The problem is we can't just subtract off the predicted block and make a residual the way normal video codecs do. If you did that, you would no longer have a "gain" which was the correct energy level of the block - it would be an energy level of the *residual*, which is not a useful thing either for perceptual quality control or for non-uniform quantization to mimic VAQ.

Sending the gain is easy. You have the gain for each predicted subband, so you can just predict the gain for the current subband to be similar to that (send the delta, context code, etc.). You want to send the delta in quantized space (after the power mapping). The previous block might have more information than you can preserve at the current quantization level (it may have a finely specified gain which your quantizer cannot represent). With a normal residual method, we could just send zero residuals and keep whatever detail was in the previous frame. Daala makes it possible to carry this forward by centering a quantization bucket exactly on the previous gain.

Now we need the distribution of coefficients. The issue is you can't just send the delta using Pyramid VQ. We already have the gain, which is the length of the coefficient N-vector , it's not the length of the delta vector.

Geometrically, we are on an N-sphere (since we know the length of the current vector) and we have a point on that sphere where the predicted block was. So we need to send our current location on the sphere relative to that known previous position. Rather than mess around with spherical coordinate systems, we can take the two vectors, and then essentially just send the parallel part (the dot product, or angle between them), and then the perpendicular part.

JM Valin's solution for Daala using the Householder reflection is just a way of getting the "perpendicular part" in a convenient coordinate system, where you can isolate the N-2 degrees of freedom. You have the length of the perpendicular part (it's gain*sin(theta)), so it's a unit vector, and we can use Pyramid VQ to send it.

So, to transmit our coefficients we send the gain (as delta from previous gain), we send the extent to which the vectors are parallel (eg. by sending theta (*6)), we then know the length of the perpendicular part and just need to send the remaining N-2 directional DOF using Pyramid VQ.

As in the intra case, the K (quantizer resolution) of the Pyramid VQ is computed from other factors. Here obviously rather than being proportional to the total gain, it should be proportional to the length of the perpendicular part, eg. gain*sin(theta). In particular if you send a theta near zero, K goes toward zero.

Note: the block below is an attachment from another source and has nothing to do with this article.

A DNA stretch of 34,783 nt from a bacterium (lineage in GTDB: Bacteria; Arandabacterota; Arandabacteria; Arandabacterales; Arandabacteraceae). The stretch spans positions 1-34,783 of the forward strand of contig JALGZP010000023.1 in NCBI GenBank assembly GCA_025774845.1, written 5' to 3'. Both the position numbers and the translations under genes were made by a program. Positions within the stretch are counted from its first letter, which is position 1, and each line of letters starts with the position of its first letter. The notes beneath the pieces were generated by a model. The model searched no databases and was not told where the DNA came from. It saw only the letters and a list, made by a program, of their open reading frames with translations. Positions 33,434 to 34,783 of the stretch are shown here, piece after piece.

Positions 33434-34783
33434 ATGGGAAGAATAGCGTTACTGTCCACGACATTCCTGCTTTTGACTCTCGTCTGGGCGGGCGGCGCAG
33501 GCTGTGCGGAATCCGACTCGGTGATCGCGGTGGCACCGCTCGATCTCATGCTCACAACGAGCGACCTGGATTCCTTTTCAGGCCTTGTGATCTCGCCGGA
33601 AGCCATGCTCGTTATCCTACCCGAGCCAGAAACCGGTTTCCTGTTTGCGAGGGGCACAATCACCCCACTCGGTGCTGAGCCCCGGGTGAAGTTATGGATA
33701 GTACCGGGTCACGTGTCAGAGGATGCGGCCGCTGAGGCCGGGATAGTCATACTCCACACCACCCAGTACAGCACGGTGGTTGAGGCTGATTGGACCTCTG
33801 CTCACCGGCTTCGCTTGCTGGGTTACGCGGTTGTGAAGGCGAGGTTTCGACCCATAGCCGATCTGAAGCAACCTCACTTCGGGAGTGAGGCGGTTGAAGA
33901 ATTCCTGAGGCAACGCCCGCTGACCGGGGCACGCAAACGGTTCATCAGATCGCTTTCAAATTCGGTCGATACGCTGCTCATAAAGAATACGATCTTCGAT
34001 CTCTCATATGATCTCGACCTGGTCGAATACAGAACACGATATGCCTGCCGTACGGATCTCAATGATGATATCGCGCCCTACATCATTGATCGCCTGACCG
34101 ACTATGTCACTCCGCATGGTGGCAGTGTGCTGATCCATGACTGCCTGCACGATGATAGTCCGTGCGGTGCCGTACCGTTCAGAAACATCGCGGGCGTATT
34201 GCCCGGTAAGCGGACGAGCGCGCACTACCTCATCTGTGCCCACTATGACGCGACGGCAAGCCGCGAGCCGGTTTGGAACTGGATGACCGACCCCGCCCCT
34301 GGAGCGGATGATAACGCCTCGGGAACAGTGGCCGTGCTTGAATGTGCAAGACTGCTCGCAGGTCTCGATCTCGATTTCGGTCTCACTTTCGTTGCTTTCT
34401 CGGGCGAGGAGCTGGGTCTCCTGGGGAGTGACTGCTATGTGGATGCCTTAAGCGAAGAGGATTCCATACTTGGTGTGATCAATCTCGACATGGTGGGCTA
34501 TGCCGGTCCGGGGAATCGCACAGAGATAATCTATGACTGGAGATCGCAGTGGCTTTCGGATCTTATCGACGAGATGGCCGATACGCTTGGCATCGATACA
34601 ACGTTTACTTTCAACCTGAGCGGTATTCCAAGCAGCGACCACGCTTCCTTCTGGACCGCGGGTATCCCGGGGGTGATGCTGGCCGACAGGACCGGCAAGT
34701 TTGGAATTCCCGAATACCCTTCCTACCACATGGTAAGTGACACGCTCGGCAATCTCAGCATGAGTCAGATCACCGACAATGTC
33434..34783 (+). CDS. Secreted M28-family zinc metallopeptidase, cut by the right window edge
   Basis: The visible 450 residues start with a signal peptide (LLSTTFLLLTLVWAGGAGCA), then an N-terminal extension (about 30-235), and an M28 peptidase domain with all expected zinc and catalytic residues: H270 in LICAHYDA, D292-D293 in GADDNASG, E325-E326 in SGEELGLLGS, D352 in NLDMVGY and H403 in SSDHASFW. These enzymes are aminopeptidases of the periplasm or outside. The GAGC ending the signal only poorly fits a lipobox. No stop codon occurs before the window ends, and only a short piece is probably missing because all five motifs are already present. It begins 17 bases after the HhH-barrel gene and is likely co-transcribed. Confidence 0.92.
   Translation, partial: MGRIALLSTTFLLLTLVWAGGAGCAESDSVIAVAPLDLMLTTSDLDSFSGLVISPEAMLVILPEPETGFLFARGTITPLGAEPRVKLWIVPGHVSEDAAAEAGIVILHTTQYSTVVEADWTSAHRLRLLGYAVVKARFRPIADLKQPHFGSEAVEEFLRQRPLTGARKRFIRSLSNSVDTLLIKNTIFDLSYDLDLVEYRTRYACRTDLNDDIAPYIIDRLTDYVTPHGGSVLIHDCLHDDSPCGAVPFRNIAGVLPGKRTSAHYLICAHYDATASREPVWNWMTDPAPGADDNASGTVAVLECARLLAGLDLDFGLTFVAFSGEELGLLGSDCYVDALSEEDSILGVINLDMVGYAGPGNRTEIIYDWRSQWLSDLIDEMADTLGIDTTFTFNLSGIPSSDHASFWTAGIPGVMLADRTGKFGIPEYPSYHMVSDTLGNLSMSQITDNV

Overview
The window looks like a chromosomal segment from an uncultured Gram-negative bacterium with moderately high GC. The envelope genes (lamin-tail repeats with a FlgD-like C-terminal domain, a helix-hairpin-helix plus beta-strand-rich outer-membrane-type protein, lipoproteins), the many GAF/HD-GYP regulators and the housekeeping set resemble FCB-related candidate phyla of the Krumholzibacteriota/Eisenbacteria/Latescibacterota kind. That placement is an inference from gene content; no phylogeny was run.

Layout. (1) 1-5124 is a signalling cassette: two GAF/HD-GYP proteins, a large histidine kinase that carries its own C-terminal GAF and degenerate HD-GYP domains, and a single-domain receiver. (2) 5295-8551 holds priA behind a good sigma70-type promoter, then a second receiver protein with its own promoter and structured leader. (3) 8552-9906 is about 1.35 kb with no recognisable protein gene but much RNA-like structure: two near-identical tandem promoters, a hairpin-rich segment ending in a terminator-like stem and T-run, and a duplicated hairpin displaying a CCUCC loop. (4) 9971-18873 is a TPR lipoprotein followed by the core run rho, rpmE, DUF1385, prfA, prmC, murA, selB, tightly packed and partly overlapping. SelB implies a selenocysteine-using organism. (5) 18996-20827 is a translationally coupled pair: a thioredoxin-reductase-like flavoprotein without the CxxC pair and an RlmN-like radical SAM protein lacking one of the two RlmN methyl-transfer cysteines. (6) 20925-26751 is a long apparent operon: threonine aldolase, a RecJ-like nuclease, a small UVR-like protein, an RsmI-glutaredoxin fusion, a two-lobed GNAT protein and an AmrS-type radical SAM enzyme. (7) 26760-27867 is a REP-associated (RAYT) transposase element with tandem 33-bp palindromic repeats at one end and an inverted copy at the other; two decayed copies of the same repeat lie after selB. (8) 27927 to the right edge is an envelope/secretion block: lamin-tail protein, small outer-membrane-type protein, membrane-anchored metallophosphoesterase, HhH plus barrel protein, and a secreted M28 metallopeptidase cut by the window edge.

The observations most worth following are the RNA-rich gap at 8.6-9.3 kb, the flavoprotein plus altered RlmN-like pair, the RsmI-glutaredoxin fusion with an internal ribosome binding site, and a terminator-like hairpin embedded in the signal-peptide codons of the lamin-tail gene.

One funny thing caused by the Householder reflection (coordinate system change to get the perpendicular part) is that you've scrambled up the axes in a way you can't really work with. So custom trained knowledge of the axes, like expected magnitudes and Z-scan order and things like that are gone. eg. with a normal coefficient delta, you know that it's very likely the majority of the delta is in the first few AC's, but after the rotation that's lost. (you can still build that in at the subband level, just not within the subbands).

Another funny thing is the degeneracy of polar conversion around the origin. When two vectors are very close (by Euclidean distance) they have a small angle between them, *if* they are long enough. Near the origin, the polar conversion has a pole (ha ha punny). This occurs for subbands near zero, eg. nearly flat, low energy blocks. Since the gain has previously been sent, it's possible that could be used to change to a different coder for gains near zero (eg. just use the Intra coder). (in Daala you would just send a "noref" flag). To be clear, the issue is that the vectors might be very close in Euclidean distance, and thus seem like good matches based on SAD motion search, but could easily be vectors pointing in completely opposite directions, hence be very bad to code using this theta scheme.

And I think that's about it.

The big goal of this funny business is to be able to send the gain (length) of the current subband vector, rather than sending the length of the delta. This gives you the advantages as discussed previously in the simpler Intra case.

asides :

*6 = send theta, or sin(theta) ? They have slightly different quantization bucket scaling. Most of this assumes that we have a reasonably good prediction so theta is small and theta ~= sin(theta).


Geometrically with white board drawing :

Traditional video coders just form the Euclidean "Delta" vector and send its components.

Daala Intra (no prediction) takes the "Current" vector, sends its length, and then its unit vector (direction) using Pyramid VQ.

Daala Predictive VQ sends the length of "Current", the angle (theta) from Predicted to Current, and the unit vector (direction) of the "Perpendicular" vector.

(of course Daala doesn't send the "Perpendicular" vector in the coordinate space draw above; it's reflected into the space where "Predicted" is aligned with an axis, that way Perpendicular is known to have a zero in that direction and is simply a vector in N-1 dimensions (and you've already sent the length so it has N-2 DOF))

old rants